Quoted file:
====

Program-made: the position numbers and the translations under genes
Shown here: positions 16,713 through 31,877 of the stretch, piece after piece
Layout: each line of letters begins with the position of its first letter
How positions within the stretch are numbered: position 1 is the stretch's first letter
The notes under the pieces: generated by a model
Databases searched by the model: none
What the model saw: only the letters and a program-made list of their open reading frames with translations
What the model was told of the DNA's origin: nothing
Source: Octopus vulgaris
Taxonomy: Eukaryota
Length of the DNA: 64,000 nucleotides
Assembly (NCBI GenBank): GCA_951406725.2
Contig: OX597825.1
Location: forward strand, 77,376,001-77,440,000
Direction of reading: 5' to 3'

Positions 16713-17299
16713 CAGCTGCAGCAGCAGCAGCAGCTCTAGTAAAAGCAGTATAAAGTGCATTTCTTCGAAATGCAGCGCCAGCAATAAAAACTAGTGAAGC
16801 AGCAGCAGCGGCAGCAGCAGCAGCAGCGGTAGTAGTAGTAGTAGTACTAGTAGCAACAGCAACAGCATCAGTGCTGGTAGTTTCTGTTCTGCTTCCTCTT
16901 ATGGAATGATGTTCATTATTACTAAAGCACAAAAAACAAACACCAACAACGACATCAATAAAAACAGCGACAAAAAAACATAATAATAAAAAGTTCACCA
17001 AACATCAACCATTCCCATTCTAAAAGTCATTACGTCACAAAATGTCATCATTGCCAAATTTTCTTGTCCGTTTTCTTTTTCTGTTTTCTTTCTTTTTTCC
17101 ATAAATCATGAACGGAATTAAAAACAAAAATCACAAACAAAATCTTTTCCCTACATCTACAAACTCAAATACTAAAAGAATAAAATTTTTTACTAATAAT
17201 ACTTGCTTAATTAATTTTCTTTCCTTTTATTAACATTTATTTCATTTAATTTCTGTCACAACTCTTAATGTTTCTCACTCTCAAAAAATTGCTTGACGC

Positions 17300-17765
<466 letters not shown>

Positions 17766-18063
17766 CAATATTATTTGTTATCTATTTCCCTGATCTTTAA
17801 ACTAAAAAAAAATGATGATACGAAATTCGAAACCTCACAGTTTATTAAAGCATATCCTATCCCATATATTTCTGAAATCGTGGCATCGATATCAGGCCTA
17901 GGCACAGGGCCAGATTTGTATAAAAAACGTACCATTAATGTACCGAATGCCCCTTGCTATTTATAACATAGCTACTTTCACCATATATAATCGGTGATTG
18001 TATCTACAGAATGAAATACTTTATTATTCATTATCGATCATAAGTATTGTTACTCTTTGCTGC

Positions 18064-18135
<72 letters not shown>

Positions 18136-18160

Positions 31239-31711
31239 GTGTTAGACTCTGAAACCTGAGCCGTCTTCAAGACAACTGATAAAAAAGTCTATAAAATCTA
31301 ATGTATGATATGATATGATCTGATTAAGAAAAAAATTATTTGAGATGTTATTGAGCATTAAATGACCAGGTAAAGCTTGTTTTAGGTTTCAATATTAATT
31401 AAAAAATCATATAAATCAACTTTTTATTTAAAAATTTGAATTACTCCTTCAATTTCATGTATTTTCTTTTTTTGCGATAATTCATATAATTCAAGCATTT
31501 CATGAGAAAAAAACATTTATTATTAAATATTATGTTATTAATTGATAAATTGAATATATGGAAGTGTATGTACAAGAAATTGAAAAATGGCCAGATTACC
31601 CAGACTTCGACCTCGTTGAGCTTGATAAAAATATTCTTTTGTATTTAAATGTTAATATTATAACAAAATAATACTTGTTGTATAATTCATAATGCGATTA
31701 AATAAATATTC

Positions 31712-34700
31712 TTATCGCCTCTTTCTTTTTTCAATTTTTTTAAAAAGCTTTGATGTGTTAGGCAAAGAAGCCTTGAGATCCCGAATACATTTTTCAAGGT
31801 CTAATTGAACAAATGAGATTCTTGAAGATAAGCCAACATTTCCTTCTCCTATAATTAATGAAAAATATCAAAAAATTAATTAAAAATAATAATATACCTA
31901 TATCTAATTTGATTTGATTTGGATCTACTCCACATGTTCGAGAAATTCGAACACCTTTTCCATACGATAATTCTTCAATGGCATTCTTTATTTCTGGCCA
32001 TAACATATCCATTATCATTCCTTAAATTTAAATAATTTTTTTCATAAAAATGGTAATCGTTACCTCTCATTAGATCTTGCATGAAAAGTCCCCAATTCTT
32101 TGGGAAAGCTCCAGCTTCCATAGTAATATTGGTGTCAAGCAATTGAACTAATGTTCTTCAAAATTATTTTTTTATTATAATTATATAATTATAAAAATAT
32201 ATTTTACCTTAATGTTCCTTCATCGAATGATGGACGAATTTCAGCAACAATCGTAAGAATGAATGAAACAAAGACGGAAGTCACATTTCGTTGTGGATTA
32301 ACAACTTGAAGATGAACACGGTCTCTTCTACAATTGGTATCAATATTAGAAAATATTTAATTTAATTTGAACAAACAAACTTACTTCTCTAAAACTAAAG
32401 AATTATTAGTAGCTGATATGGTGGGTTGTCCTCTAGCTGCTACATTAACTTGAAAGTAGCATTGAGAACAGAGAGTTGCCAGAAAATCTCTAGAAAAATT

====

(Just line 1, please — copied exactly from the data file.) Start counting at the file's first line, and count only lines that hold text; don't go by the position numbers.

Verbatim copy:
Program-made: the position numbers and the translations under genes